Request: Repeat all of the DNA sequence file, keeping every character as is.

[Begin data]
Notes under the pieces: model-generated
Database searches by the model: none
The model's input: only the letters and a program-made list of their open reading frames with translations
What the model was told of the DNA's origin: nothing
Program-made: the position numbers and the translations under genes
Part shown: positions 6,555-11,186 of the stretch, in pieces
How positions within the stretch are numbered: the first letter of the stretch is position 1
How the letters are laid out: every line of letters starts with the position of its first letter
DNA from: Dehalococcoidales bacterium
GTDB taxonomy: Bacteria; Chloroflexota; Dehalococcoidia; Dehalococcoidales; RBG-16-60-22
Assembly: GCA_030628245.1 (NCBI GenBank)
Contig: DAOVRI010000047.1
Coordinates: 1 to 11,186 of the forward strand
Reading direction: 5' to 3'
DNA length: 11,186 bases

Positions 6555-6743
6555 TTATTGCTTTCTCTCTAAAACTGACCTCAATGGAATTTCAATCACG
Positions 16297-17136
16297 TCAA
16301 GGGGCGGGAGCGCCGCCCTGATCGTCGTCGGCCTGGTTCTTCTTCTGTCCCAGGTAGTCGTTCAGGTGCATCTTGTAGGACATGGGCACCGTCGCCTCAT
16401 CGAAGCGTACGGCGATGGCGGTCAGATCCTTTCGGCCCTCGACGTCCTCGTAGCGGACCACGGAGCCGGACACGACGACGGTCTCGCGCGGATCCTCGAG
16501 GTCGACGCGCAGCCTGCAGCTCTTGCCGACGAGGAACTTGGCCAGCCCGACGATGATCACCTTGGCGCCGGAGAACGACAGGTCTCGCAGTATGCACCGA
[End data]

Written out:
Notes under the pieces: model-generated
Database searches by the model: none
The model's input: only the letters and a program-made list of their open reading frames with translations
What the model was told of the DNA's origin: nothing
Program-made: the position numbers and the translations under genes
Part shown: positions 6,555-11,186 of the stretch, in pieces
How positions within the stretch are numbered: the first letter of the stretch is position 1
How the letters are laid out: every line of letters starts with the position of its first letter
DNA from: Dehalococcoidales bacterium
GTDB taxonomy: Bacteria; Chloroflexota; Dehalococcoidia; Dehalococcoidales; RBG-16-60-22
Assembly: GCA_030628245.1 (NCBI GenBank)
Contig: DAOVRI010000047.1
Coordinates: 1 to 11,186 of the forward strand
Reading direction: 5' to 3'
DNA length: 11,186 bases

Positions 6555-6743
6555 TTATTGCTTTCTCTCTAAAACTGACCTCAATGGAATTTCAATCACG
Positions 16297-17136
16297 TCAA
16301 GGGGCGGGAGCGCCGCCCTGATCGTCGTCGGCCTGGTTCTTCTTCTGTCCCAGGTAGTCGTTCAGGTGCATCTTGTAGGACATGGGCACCGTCGCCTCAT
16401 CGAAGCGTACGGCGATGGCGGTCAGATCCTTTCGGCCCTCGACGTCCTCGTAGCGGACCACGGAGCCGGACACGACGACGGTCTCGCGCGGATCCTCGAG
16501 GTCGACGCGCAGCCTGCAGCTCTTGCCGACGAGGAACTTGGCCAGCCCGACGATGATCACCTTGGCGCCGGAGAACGACAGGTCTCGCAGTATGCACCGA